How Gamification Can Help Your Business Grow

A gamification revolution is currently taking place. Competition is no longer just reserved for those playing on consoles and PCs. Casual games have infiltrated the public consciousness through the improvements in mobile devices and technology. But what is the term people have come to describe as gamification, and how can it help your business? 

How Gamification Can Help Your Business Grow

What is Gamification? 

People enjoy playing games, ranging from young children to adults. Yet previously, games were thought of as a pastime, something to whittle away leisure time. However, they are now being looked upon as a way to incentivise both customers and staff. As per BI Worldwide, the process involves adding an element of competition to processes in an attempt to improve it, essentially turning it into a competitive game.  

Amazon itself employs gamification in its warehouses. In many of their internal stow areas, video screens are installed with a choice of four games. The more people stow into robotic pods and the more efficient they are, the more points they gain. Pitted against others on the shift in a leaderboard, they can then compete with colleagues to see who is doing the most work.  

Customers can be gamified as well. Even in a gaming environment like the world of online casinos, adding leaderboards and competitions keeps people competitive and playing. The online slots at Betway have their own leaderboards, so players can see who is doing best over the day, week and month. When people are playing, they are doing the one thing that all gamification should eventually reward your business with which is additional revenue.  

How Gamification Can Help Your Business Grow 1

Gamification Strategy 

Gamification can be employed in many different ways, but one specific method is to take a product or process that already exists and add gaming elements to it. The purpose of this is to increase engagement and reward participation. However, too much gamification can have the opposite effect and you may find people begin to view the product as a game concept in a negative light. Thus, a balance needs to be struck.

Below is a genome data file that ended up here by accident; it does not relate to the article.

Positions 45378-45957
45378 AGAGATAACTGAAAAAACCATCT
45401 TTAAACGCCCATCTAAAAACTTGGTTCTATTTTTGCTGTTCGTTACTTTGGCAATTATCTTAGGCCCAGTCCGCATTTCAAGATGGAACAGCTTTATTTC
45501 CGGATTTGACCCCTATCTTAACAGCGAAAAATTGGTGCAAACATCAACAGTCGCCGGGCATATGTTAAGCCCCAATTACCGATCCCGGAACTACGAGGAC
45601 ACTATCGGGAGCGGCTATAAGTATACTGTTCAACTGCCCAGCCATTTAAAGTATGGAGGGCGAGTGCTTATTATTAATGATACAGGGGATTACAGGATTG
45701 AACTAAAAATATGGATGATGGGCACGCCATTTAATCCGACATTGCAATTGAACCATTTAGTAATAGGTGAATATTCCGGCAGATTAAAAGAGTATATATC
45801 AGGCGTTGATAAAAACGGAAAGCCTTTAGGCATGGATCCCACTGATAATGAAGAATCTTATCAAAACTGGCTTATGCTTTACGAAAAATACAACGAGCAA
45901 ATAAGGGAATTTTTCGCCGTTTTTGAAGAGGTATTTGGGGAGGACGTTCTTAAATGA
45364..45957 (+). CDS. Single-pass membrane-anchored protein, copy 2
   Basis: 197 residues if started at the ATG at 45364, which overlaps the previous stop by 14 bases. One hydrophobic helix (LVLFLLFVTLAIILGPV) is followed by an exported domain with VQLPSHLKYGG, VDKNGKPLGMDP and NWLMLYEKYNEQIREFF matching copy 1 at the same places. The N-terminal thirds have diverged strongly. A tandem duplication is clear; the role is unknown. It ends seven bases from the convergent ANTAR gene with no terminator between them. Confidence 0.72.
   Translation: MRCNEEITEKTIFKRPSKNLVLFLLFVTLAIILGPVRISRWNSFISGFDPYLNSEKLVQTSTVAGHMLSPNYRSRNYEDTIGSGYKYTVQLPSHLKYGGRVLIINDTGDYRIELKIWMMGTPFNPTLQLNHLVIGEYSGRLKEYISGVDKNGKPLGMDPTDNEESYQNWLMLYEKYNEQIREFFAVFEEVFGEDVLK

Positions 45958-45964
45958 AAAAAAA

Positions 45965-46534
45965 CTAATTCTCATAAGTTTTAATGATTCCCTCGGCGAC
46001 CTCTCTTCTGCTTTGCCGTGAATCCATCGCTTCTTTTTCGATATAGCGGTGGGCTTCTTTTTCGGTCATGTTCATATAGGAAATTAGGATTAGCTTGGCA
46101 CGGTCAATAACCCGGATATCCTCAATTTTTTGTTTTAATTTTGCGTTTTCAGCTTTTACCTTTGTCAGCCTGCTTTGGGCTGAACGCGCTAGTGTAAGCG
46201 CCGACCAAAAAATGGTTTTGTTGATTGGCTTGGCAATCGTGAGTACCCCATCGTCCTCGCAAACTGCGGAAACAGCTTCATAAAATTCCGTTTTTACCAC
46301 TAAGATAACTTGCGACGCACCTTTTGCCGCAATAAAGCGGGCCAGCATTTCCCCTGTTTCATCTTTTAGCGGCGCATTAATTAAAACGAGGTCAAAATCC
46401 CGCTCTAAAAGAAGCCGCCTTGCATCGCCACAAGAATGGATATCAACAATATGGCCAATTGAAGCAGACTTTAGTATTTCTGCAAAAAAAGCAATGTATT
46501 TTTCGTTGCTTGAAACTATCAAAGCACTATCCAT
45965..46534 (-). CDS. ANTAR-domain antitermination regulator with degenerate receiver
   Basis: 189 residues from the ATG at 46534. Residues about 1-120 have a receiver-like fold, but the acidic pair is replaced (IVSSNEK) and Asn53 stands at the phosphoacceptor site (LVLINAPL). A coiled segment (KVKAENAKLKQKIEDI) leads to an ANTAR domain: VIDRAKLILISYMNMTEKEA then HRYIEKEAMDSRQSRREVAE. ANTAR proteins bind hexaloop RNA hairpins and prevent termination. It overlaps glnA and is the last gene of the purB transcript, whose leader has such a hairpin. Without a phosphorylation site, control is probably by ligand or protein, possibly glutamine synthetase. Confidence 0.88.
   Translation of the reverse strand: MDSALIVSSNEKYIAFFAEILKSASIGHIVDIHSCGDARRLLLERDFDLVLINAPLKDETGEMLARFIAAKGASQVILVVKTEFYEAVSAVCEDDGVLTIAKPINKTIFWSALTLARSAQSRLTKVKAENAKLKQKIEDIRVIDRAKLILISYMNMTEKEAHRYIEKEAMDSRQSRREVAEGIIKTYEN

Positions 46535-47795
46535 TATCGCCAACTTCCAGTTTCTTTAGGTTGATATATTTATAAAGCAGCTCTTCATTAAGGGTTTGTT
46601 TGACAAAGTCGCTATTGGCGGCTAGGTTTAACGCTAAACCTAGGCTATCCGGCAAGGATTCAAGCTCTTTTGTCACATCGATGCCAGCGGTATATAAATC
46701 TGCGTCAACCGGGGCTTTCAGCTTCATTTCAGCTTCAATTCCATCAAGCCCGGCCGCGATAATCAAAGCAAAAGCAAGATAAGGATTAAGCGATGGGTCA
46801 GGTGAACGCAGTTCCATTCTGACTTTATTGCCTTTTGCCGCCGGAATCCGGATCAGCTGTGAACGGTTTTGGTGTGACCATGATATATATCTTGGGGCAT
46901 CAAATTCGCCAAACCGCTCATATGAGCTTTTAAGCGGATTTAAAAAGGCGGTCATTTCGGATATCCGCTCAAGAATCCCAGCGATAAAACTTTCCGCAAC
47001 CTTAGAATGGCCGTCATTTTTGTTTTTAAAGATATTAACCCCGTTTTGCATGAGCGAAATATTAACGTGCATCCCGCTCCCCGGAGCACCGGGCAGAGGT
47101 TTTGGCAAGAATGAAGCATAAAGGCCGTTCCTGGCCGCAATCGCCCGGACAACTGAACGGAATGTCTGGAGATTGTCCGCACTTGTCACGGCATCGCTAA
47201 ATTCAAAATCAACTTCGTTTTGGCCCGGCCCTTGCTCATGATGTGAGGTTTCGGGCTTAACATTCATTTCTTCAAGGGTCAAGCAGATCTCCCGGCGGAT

Don’t Provide Huge Rewards 

Gamification is about the competition and friendly rivalry that spurs people on. According to Indeed, you don’t need to provide big rewards for the winners. You don’t need to provide any winning prizes at all. Firstly, decent prizes cost a lot of money and buying these consistently will cut into the budget. Secondly, if huge prizes are on offer people will try to satisfy the game, essentially feeding the algorithm. This can reduce other important factors such as quality.  

Know It Is A Long-Term Strategy 

The worst tactic is to try to force all your employees or customers to use gamification elements. It won’t be for everyone and despite the fact you may have spent money on gamifying systems, people will adopt it in different ways. Some may use it right away, some may dip in and out sporadically and some may take more time.  

Avoid it becoming a shiny new toy, then petering out. Instead, provide easy-to-understand rules and a few small but creative rewards. Make sure you share gratitude to everyone who participates, not just the winners. You should soon have a steady and consistent uptake.  

Gamification for Customers 

Gamification for your customers can be a little harder to get right. Employees are in-house and you can adapt as you see fit. But with customers, you have to get it right from the start. Therefore, it helps to introduce gamification slowly and gently. Below are just a few ideas you may employ to spur them on.

  • Progress bars 
  • Leaderboards 
  • Tiers 
  • Tasks and Rewards 
  • Checklists 

Finally, the biggest element of gamification which has been around for some time is offering rewards to your customers. These may take the form of bonuses or discounts. For example, they may have to achieve a certain amount of purchases on their loyalty card to unlock a price reduction.  

Other methods of doing this can involve adding games to your webpage. Wheel spins are extremely popular, allowing people to turn a wheel that will land on a prize, usually a certain level of discount. When provided to new customers, this can encourage them to make a first purchase.  

Done well, gamification can be fantastic for your company. Speak to an expert on the topic and see where it would work best. Before long, you may see positive changes in attitudes and performance.  

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